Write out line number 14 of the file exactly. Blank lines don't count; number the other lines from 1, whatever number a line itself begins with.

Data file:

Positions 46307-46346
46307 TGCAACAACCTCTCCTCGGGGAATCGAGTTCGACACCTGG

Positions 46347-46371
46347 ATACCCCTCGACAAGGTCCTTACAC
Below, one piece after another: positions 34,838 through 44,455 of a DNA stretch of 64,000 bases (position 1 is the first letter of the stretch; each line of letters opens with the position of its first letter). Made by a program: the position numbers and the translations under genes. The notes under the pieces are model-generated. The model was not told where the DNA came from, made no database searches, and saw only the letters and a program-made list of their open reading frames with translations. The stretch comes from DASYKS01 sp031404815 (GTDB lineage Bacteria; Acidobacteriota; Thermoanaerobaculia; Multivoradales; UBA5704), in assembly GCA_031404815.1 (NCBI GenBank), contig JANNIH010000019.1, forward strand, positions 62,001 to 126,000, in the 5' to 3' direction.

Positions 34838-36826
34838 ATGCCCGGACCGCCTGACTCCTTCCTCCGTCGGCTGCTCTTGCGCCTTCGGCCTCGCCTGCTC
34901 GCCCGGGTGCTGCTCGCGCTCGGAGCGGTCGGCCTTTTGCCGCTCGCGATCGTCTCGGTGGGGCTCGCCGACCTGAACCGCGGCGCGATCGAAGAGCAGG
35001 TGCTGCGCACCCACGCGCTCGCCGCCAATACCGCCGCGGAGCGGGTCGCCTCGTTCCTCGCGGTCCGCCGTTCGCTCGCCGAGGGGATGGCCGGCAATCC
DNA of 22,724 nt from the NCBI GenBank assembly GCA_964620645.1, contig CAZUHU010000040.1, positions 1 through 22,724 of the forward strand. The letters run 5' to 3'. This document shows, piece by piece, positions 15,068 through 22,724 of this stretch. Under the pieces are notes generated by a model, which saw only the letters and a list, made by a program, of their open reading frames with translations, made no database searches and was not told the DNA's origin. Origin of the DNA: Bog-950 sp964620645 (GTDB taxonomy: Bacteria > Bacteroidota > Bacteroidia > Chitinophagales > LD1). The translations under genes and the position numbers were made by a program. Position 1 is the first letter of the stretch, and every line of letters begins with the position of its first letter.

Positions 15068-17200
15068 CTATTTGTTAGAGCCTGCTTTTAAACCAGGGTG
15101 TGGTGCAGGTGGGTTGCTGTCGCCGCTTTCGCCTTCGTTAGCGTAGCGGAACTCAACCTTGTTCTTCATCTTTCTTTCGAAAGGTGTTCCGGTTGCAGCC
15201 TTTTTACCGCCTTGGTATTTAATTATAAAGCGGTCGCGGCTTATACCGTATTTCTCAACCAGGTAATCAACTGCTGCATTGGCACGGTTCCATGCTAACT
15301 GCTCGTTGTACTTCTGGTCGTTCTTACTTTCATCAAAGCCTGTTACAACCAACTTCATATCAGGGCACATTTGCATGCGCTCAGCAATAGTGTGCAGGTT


15201 TTTTTACCGCCTTGGTATTTAATTATAAAGCGGTCGCGGCTTATACCGTATTTCTCAACCAGGTAATCAACTGCTGCATTGGCACGGTTCCATGCTAACT